Stack has been carving out that identity over the past several years, as she pursues a singing career that she began soon after the birth of her second child. “I wanted my kids to know that even though I am their mom and that’s a very important role, I still have something of my own that I want to share with people,” she explains. “I wanted them to be proud of me and my accomplishments.” After a stint singing opera locally, she decided to give mainstream pop a go. She recorded a 12-track album, I Can, in 2011; the first single, “Crazy Love,” hit 31 on the Mediabase Adult Contemporary Chart. Her next single, “What I’d Rather Do,” ranked 61st. Next up? Her sights are set on Top 40.
“When I first started singing I was really experimenting, and I didn’t know what my brand was. I was just trying to figure that out,” she says. “But after designing with Kelley and finding myself a little bit more musically, I decided I wanted to create a brand of fashion and design.”
True to form, the petite brunette is impeccably turned out on this springlike winter day. A self-proclaimed clotheshorse, she’s paired a full black Azzedine Alaïa skirt and sleek navy turtleneck with a Lanvin bow belt and towering Fendi platform heels. It’s a reserved palette, but a flash of a neon-pink manicure hints at Stack’s bubbly personality and love of color.
Stack tries to infuse that love of fashion into her new songs, which she’s currently composing via Skype with her cowriter in Los Angeles. She travels regularly to write and record in such entertainment meccas as LA and Nashville, though she also occasionally records at a studio in nearby Springfield and hopes eventually to install a home studio upstairs. The work is demanding, but she makes a point to bring her sons when she can and prioritizes family time when she’s home. Each Friday night the family makes pizza and watches a movie together in the family room; Saturday is date night for Stack and her husband. Still, finding time isn’t always easy.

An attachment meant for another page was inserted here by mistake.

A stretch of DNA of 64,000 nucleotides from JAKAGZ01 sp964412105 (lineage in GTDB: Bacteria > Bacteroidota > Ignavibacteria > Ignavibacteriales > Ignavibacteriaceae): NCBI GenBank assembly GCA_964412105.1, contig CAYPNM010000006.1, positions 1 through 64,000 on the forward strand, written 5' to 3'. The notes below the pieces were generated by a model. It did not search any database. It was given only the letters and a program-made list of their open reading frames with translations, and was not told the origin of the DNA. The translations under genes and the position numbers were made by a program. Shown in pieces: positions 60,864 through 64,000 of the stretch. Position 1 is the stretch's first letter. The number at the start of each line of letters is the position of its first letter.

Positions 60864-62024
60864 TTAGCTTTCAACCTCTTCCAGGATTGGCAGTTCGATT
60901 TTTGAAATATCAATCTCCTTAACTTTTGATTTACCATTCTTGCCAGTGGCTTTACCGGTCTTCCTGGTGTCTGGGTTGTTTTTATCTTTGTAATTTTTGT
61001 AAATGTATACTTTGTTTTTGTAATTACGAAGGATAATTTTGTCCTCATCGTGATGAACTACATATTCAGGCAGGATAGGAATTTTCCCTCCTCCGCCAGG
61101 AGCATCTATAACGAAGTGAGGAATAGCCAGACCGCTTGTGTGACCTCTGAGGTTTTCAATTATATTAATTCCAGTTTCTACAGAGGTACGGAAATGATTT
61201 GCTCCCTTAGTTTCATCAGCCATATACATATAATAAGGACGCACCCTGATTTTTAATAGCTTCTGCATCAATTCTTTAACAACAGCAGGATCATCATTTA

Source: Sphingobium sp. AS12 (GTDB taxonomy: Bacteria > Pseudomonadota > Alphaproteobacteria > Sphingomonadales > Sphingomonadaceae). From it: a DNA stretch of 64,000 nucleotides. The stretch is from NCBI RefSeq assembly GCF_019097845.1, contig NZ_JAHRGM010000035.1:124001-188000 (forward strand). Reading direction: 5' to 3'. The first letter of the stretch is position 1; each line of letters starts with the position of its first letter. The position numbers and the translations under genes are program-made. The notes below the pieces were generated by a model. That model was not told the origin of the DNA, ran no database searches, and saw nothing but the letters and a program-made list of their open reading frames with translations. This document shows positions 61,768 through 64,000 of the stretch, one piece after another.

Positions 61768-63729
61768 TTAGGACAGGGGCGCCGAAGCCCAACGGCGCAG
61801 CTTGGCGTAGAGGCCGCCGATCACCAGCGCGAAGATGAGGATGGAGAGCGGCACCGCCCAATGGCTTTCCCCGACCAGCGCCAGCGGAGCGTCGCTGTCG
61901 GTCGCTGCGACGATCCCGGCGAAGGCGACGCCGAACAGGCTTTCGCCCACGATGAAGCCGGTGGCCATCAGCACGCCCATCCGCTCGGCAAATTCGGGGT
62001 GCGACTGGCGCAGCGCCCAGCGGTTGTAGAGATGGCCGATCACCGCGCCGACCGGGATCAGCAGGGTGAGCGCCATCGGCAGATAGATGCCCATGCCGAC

“There are times when it is challenging,” she says. “When I was in the studio and I was doing a lot of singing, it was hard to juggle a schedule with the boys, and I felt like I was away from them a lot. I really felt like I was missing out. Luckily, being in the studio is short-lived; it’s sort of like taking a business trip. You have work to do, but when you come back, the kids are still there—and they love you no matter what.”
Stack’s husband’s job frequently takes him to California, and Stack travels there often to pursue her musical career, which begs the question: Why continue to live in Washington?
“I like living here. It’s fun to be in the middle of it, but I really like my boys to be here,” Stack says. “This is home.”
Favorite Local Family Activity:
Sailing, paddling, and kayaking on the Potomac.
A Michael Kors black sheath dress. I love to pair it with fun, funky ankle booties and a sassy handbag.
Go-To Hostess Gift:
A faceted soap necklace from Soap Baubles. It pampers, and it’s totally unexpected.
Handmade sea-salt caramels at the Sugar Cube in Alexandria. They are little melt-in-your-mouth pieces of heaven.
Favorite Place To Take My Kids:
As a singer, I love to take them to the Kennedy Center, where they can experience the arts, whether it’s a musical, a symphony, or a concert.
Secret To Staying Organized:
The holy grail of organization for me is lidded woven baskets. I like everything to be put away and out of sight.
Anything by Sophia Webster. Her shoes are to die for.
Parrot tulips. They remind me of my travels to Holland as a child.
Favorite Source Of Creative Inspiration:
Fashion. It’s relevant, bold, whimsical, and flirty.
For my home I use the Japanese quince diffuser and mist by Seda France. For me, it’s Le Parfum by Carven.
Beauty Product I Can’t Live Without:
Smashbox Artificial Light lotion.
Favorite Place To Shop For Clothes:
Nordstrom—I am fickle, and they have a good return policy.
Favorite Place To Shop For My Home:
J. Brown & Co. in Old Town.
Favorite Date-Night Restaurant:
Komi! A foodie extravaganza. Each course is a delightful surprise.
French fries. They are my biggest weakness.
My “diamonds, rubies, and pearls”— in other words, all costume jewelry my boys shower me with courtesy of their winnings at Chuck E. Cheese.
You Can Tell I’m A Mom Because:
I drive a car that seats seven; you must always make room for lots of friends and sports gear.